Health care workers and teachers caught up in booster confusion
Health care workers, teachers and day care workers are stuck in the crossfire between two government agencies that can't decide whether people with jobs that put them at high risk of COVID-19 exposure should get booster shots.
The big picture: Public health officials are divided on whether booster shots are necessary or ethical, and who should get them. While they duke it out, the public is likely to become increasingly confused.
Driving the news: A CDC advisory board recommended booster shots yesterday for Pfizer recipients 65 and older and those at risk of severe infections, but not people whose occupations put them at risk of exposure.
- That's a public clash with the FDA, which earlier this week authorized a third shot for all three groups.
But CDC director Rochelle Walensky said late Thursday that workers in high-risk jobs should also be eligible for booster shots, in a rare break with the advisory committee.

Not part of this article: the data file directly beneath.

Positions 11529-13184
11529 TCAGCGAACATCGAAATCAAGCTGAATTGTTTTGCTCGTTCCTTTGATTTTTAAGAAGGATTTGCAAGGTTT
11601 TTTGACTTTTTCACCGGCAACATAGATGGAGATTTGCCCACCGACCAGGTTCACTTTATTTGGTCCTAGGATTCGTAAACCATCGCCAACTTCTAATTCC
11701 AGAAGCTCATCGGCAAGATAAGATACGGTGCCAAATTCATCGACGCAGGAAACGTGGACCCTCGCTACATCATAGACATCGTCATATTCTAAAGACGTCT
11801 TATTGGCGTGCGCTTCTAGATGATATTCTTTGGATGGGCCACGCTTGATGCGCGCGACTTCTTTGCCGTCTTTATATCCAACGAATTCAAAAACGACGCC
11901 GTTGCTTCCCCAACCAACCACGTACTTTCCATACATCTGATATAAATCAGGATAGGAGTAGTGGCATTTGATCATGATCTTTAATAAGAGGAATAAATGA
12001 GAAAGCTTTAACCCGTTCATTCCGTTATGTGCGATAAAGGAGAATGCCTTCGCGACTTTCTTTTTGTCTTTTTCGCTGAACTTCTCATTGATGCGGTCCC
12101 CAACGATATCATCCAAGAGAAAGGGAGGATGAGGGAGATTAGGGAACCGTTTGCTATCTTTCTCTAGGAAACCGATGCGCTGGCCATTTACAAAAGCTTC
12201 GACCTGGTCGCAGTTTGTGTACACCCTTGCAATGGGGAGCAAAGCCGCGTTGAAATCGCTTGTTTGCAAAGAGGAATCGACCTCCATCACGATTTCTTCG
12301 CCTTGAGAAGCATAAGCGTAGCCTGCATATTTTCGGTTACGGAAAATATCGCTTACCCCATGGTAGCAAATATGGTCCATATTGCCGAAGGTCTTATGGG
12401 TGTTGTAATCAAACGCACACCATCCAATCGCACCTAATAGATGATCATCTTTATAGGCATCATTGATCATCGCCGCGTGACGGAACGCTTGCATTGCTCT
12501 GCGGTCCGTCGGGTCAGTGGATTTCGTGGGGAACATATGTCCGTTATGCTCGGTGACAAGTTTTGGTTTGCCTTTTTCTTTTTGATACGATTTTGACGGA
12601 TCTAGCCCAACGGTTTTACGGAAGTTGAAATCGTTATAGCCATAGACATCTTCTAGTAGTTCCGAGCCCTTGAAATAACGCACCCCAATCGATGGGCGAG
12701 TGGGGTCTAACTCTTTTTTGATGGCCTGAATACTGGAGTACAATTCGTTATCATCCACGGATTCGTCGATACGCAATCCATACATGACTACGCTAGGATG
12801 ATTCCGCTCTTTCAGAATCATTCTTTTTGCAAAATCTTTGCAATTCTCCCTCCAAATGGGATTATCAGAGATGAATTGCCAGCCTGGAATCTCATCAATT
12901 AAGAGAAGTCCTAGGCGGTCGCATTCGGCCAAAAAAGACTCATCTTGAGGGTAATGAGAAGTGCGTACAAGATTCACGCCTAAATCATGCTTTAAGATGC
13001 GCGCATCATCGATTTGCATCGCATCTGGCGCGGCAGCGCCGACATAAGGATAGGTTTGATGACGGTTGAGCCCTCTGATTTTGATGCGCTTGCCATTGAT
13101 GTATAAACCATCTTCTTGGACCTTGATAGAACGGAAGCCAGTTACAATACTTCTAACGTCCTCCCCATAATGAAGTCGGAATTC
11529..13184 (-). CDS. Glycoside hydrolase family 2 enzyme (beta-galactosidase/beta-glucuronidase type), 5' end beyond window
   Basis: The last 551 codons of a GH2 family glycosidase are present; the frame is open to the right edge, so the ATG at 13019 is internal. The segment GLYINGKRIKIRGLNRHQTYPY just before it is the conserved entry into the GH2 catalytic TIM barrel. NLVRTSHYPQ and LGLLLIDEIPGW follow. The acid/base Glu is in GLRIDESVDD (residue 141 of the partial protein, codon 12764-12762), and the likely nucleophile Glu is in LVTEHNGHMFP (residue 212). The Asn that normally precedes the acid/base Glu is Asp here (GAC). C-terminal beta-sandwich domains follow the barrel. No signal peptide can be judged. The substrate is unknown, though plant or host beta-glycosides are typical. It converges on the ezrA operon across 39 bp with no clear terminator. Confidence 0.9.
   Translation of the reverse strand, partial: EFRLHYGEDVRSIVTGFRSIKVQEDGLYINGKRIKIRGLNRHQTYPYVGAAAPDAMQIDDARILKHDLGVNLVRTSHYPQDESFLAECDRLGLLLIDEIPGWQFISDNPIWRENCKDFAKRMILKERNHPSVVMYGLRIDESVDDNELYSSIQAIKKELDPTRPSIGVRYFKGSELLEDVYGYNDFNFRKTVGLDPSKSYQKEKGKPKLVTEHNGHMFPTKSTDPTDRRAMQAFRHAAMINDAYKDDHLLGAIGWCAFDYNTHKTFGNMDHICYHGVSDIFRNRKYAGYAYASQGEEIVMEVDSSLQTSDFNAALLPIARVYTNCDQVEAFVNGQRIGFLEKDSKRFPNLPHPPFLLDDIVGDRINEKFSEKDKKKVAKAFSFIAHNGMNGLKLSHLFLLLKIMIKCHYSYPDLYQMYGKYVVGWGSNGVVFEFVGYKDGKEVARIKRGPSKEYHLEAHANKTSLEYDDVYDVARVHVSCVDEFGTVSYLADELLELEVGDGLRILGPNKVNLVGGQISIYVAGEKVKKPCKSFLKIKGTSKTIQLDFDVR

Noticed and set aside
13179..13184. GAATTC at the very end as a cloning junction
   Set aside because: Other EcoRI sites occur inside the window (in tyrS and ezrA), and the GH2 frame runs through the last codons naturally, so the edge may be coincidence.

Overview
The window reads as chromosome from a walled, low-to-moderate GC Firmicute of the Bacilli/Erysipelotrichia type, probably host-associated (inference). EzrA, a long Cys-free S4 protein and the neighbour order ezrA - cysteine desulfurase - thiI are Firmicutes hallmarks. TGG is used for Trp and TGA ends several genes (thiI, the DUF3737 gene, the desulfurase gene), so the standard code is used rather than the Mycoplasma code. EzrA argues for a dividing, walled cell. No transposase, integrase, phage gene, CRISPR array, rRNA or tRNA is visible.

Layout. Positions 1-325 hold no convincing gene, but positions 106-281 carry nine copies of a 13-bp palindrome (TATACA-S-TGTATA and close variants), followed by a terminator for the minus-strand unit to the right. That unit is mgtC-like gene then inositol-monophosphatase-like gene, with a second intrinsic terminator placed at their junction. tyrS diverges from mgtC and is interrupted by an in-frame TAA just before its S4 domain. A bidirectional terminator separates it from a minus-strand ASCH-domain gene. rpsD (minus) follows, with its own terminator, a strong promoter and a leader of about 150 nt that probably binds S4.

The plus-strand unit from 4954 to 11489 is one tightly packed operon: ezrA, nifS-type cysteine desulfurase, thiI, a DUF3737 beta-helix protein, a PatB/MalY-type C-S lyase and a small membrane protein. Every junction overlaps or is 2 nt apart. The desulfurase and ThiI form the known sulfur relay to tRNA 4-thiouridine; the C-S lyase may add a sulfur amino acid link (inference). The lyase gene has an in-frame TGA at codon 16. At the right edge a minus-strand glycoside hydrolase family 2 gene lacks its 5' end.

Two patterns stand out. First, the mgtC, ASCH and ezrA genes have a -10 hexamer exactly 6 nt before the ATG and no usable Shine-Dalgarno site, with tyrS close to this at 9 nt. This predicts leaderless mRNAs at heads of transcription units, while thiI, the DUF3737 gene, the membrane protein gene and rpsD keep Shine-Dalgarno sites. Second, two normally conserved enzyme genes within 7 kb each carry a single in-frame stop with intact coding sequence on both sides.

Between the lines: Whether health care workers need extra protection against the virus right now is only the tip of the iceberg when it comes to unanswered booster questions.
- Health officials are only considering a third shot of Pfizer. So far, there's no new guidance for people who received Moderna or Johnson & Johnson's vaccines.
What they're saying: Eric Topol, executive vice president of Scripps Research, tweeted out a timeline of shifting federal booster guidance.
- The caption: "You'd have to work really hard to mess this up this badly and engender this much confusion."
Editor's note: This article has been updated with new information on CDC director Rochelle Walensky's decision.